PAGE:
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Nelson Mandela’s family wants funeral looters punished

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The Mandela family has expressed dismay that South African officials shamelessly benefited from the anti-apartheid hero’s funeral four years ago.

The Royal House of Mandela in the Eastern Cape Province say they were utterly disappointed when they heard that officials misspent about $22m (£16m) allocated to memorial events.

“We find it incredulous that while we, as a family, a nation – and indeed the world – were mourning the loss of our elder, icon, leader and statesman, some people were allegedly conniving to profit financially by shamelessly siphoning off funds or alternatively allegedly not observing good governance in terms of following due protocol, observing delegations or mandates,” said Mr Mandela’s grandson, Chief Mandla Mandela.

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The embezzled funds were meant for the provision of running water, electricity, sanitation, ablution facilities, the replacement of mud schools and refurbishment of hospitals in one of the country’s poorest regions.

Nearly two weeks ago, Public Protector, Mr Busisiwe Mkhwebane, released a damning report last week detailing how the Eastern Cape provincial government demanded millions for preparations for the former South Africa leader’s burial in his Qunu home.

According to the report, officials inflated several costs and awarded tenders fraudulently.

Chief Mandla, who is also an African National Congress (ANC) legislator, said he wants heads to roll.

“The allegations should be tried and tested in a court of law, ensuring that the criminal justice system takes its full course and should the allegations be found to be true‚ the guilty parties should face the full wrath of the law,” he said.

The Public Protector has since directed Finance minister Malusi Gigaba, to request President Jacob Zuma to order the corruption-busting Special Investigating Unit (SIU) to probe the alleged unlawful expenditure of public money.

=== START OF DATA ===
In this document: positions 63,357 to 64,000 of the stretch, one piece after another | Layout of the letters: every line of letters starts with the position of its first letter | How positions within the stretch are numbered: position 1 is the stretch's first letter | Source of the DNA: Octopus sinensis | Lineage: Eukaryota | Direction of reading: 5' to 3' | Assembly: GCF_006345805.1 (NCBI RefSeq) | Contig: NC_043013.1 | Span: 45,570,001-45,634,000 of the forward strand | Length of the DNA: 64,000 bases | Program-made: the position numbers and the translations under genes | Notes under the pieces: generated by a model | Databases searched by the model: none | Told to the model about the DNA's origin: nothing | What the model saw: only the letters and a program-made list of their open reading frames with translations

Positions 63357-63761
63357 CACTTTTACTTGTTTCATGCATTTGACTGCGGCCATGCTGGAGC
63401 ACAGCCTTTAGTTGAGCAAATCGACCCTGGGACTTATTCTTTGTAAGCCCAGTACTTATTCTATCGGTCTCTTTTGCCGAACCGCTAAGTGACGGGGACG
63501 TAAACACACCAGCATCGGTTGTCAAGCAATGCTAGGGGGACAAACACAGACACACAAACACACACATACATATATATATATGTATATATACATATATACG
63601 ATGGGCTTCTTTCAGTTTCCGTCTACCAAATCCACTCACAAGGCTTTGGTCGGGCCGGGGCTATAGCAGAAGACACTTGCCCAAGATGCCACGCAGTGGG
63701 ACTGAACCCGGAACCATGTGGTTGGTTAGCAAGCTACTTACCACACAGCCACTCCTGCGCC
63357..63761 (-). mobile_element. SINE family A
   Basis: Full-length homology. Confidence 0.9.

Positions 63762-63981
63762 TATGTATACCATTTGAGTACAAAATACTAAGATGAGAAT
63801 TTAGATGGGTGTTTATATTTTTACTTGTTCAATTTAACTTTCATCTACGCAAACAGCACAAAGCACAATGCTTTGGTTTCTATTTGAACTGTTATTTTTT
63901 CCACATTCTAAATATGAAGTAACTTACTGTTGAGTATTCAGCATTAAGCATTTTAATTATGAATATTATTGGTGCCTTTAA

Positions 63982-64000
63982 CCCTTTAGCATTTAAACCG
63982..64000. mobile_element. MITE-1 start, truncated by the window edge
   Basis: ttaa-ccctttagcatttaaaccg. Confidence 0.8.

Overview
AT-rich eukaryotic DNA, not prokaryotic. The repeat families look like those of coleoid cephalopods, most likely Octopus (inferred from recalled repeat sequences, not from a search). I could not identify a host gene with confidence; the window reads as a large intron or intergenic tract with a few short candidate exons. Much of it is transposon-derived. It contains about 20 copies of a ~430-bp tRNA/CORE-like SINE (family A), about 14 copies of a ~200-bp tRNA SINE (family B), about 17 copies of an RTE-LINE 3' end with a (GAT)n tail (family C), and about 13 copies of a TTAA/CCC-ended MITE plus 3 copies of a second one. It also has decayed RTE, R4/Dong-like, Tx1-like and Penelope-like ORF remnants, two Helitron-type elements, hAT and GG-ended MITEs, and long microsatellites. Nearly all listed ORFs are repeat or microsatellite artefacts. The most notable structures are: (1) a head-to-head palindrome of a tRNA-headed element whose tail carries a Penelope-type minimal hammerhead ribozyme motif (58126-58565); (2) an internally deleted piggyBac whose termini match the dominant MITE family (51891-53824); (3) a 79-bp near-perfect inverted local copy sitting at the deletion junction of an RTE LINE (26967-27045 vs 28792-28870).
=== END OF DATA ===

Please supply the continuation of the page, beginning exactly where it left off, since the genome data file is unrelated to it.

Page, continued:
Nelson Mandela died at the age of 95 on December 5, 2013, after battling a recurring lung infection, opening floodgates for officials to misuse the infrastructure development grant.

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EFF demands the sacking of South Africa’s finance minister Nene.

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South Africa’s political players are headed for a collision course over the fate of the finance minister, who the Treasury on Tuesday said is traveling to Indonesia for an International Monetary Fund (IMF) meeting.



Pressure has been piling on finance minister Nhlanhla Nene to resign, following his disclosure to the state-capture inquiry commission, that he had met the Gupta brothers between 2010 and 2013.

The Business Day on Monday reported that Nene had asked president Cyril Ramaphosa to relieve him of his duties as finance minister.

Ramaphosa’s office responded and said they were not aware of Nene’s request.

And on Tuesday, Treasury spokesman Jabulani Sikhakhane said the finance minister was expected to arrive in Indonesia on Wednesday.

Nene is also expected to read the mid-term budget later this month.

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The news that Nene is continuing with his duties is likely to anger opposition supporters including the Economic Freedom Fighters (EFF), whose leader, Julius Malema on Monday asked Ramaphosa to sack Nene.

In a written letter to Ramaphosa, Malema argued that the country, whose economy is in recession, had very serious challenges that needed a credible finance minister to address them.

‘‘Public servants at all spheres and levels of government will have no obligation to responsibly manage state fiscal resources under a compromised minister of finance,’‘ Malema said.

He then added that that Nene can no longer inspire much needed confidence to revive the economy.

‘‘The Medium-Term Budget Policy Statement (MTBPS)‚ which is supposed to be a statement to build confidence amongst all important economic role players‚ cannot‚ and should not‚ be delivered by a minister who was part of the Gupta criminal syndicate.”

For the EFF, Nene’s position as finance minister is no longer tenable and they are determined to win what they are now calling a battle.

Malema had threatened on Sunday that streets protests might be organised to demand for the removal of Nene as finance minister.

The Gupta brothers are accused of using their friendship with former president Jacob Zuma to influence government decisions including unfairly winning state contrcats.

Both Zuma and the Guptas have denied any wrongdoing.

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South Africa: Ex-minister reveals Zuma’s Gupta deals.

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South Africa’s Finance Minister Nhlanhla Nene said on Wednesday he was fired by former president Jacob Zuma for refusing to approve contracts that would financially benefit the Gupta family, friends of Zuma accused of corruption.



Nene, who was giving testimony at a judicial inquiry into influence-peddling, said the main reason he was he was sacked was for rejecting a proposed plan to build a fleet of nuclear power plants. The project could have cost up to $100 billion.

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Zuma and the Gupta family deny allegations they colluded to inappropriately divert state funds.

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